"To Save a Life": Movie Review (2010)

1/23/2010 Posted by Admin

Movie Review

"To Save a Life"

Directed by Brian Baught, written by Jim Britts, rated PG-13

By our guest blogger, Jeremy Wilkinson

Director Brian Baugh’s first film, “To Save a Life,” is a Christian drama that addresses some very serious issues. Acts like suicide and cutting are featured, and the film tries to serve as a beacon for those grappling with hopelessness. It’s a commendable attempt, despite some major flaws.

Jake Taylor (Randy Wayne) is your typical high school king--he’s popular, great at sports and has a beautiful girlfriend. Things seem to be going well for him until he witnesses his childhood friend’s suicide. After the funeral, Jake encounters the pastor who presided over it. The pastor introduces himself as Chris (Joshua Weigel) and invites Jake to come to a youth group. Jake begins to question his life and the actions he takes.

One of the problems with Christian films is that they can come off as very preachy. “To Save a Life” doesn’t necessarily tone down its religious overtones, but it does try to make the religious aspects as organic as possible. It is still a major part of the story, but it plays out a little better than you might expect.

Throughout, the acting is competent, with a few hiccups here and there. Randy Wayne seems a bit bland from time to time, which causes his scenes to suffer. One of the better performances is by Robert Bailey Jr. who plays Roger, the friend who commits suicide at the beginning of the film. The look in his eyes before the act and how he delivers his lines are very sad. He brings a quiet desperation to the character.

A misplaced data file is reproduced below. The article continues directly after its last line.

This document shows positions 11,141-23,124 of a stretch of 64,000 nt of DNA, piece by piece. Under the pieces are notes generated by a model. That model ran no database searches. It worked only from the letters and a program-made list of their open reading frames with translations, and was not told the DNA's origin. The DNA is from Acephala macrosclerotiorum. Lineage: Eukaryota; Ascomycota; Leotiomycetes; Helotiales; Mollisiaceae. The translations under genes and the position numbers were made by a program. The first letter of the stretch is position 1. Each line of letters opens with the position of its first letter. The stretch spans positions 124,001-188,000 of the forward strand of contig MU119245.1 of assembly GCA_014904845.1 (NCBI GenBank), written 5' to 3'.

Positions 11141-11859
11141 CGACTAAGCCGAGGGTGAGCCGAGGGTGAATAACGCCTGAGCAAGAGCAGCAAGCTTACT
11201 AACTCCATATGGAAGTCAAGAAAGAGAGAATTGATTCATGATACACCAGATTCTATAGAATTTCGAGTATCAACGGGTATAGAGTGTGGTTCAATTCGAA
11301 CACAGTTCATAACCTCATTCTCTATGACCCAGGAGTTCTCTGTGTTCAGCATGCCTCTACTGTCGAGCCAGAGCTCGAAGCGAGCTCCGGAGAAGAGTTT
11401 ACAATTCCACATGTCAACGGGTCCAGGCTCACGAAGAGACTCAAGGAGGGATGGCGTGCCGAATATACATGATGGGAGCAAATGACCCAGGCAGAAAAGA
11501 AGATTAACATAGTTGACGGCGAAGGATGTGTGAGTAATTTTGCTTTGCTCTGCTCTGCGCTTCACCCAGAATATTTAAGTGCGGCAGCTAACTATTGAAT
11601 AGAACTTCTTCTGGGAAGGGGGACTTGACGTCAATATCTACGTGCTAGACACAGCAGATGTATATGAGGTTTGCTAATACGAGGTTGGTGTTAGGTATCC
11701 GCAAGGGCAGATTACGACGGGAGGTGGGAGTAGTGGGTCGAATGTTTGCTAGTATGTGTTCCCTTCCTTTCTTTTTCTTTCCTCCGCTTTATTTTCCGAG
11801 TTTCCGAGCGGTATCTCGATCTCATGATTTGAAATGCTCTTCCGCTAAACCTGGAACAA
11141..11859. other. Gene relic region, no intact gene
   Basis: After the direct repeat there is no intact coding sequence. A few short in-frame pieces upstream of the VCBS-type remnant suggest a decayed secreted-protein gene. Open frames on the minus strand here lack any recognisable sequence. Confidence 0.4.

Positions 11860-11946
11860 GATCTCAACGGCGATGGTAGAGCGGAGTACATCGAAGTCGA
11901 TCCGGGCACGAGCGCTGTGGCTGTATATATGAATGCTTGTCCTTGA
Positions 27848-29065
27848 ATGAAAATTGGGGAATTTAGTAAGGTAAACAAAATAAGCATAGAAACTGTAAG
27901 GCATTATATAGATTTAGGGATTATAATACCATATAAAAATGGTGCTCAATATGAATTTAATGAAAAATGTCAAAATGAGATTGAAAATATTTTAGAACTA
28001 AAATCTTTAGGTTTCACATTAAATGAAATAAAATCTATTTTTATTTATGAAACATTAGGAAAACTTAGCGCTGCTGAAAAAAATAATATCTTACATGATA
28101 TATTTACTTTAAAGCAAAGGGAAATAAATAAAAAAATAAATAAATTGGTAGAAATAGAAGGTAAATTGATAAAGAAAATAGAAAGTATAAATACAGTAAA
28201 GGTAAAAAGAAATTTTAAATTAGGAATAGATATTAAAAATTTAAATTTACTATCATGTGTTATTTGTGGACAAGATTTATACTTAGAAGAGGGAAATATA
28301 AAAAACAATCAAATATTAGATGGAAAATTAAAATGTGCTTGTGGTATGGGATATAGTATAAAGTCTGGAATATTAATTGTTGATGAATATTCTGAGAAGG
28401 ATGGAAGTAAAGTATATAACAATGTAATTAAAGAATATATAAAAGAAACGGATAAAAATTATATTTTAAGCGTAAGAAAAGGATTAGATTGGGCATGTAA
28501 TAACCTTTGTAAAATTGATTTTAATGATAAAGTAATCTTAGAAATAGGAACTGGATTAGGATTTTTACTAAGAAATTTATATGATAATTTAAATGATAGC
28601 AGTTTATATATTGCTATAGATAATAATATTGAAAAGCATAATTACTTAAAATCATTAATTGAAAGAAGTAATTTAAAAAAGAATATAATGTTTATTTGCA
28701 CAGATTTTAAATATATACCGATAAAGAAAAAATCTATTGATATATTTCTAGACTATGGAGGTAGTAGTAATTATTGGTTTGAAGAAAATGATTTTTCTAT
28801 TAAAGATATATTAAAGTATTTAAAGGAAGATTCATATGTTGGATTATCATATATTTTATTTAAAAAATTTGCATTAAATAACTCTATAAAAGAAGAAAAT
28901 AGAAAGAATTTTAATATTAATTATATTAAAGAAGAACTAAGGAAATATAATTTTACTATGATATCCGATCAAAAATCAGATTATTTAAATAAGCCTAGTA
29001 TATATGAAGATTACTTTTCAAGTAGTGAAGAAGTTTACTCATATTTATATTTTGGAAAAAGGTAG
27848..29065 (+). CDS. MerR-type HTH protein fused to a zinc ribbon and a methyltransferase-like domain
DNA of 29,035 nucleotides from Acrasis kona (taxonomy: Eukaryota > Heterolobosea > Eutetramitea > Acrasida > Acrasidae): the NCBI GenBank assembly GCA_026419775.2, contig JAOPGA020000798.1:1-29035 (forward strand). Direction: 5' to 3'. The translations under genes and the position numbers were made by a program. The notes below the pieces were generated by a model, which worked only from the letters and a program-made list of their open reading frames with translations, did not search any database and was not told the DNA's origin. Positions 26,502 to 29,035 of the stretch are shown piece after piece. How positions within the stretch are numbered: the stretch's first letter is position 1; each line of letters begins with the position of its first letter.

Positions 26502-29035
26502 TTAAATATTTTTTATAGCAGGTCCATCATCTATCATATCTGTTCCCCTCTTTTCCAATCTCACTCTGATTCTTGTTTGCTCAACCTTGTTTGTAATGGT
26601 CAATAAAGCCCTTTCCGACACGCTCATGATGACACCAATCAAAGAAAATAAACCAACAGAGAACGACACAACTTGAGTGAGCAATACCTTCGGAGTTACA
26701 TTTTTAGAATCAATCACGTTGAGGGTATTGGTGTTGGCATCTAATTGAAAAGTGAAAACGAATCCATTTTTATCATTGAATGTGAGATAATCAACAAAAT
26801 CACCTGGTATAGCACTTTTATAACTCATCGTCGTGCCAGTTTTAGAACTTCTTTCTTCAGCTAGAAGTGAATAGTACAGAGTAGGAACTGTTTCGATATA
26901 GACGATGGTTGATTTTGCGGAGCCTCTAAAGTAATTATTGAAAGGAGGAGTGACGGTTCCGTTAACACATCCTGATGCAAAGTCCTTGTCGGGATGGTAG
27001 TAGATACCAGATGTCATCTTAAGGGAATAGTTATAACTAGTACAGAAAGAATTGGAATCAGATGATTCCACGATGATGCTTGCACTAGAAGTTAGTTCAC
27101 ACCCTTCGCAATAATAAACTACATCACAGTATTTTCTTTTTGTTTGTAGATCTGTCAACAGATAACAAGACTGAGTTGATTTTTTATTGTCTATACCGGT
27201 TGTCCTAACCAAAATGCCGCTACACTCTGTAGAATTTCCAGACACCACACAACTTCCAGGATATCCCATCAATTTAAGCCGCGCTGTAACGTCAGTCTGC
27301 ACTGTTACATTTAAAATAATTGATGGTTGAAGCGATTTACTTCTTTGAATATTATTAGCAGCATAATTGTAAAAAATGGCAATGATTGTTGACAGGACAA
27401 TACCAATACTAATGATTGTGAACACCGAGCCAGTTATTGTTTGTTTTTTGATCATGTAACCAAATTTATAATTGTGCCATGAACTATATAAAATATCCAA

While some of the techniques used to tell the story work (such as the use of the flashbacks), the overuse of slow-motion ceases to add drama after the second time. Thereafter, it only serves to detract from the experience. The other big problem is the amount of drama. At times, it feels like too much goes wrong and the film becomes melodramatic. At time, you'd swear you were watching an “after school special.”

The religious overtones are hard to excise, which could be a problem depending on how you feel about Christianity. For some, this will only enhance the film but for others, it will only serve as a distraction. I’m not Christian and I liked the film.

Despite the problems, the film still works. All of the people you are meant to feel sympathy for are sympathetic. Also, aside from a couple of characters, all feel like real people. The humor in the movie is funny and helps to alleviate some of the aforementioned melodrama. In the end, it’s a competent film that admirably does its best to shed light on some disturbing problems teens continue to face.

Grade: B-

View the trailer for "To Save a Life" below.  What are your thoughts?

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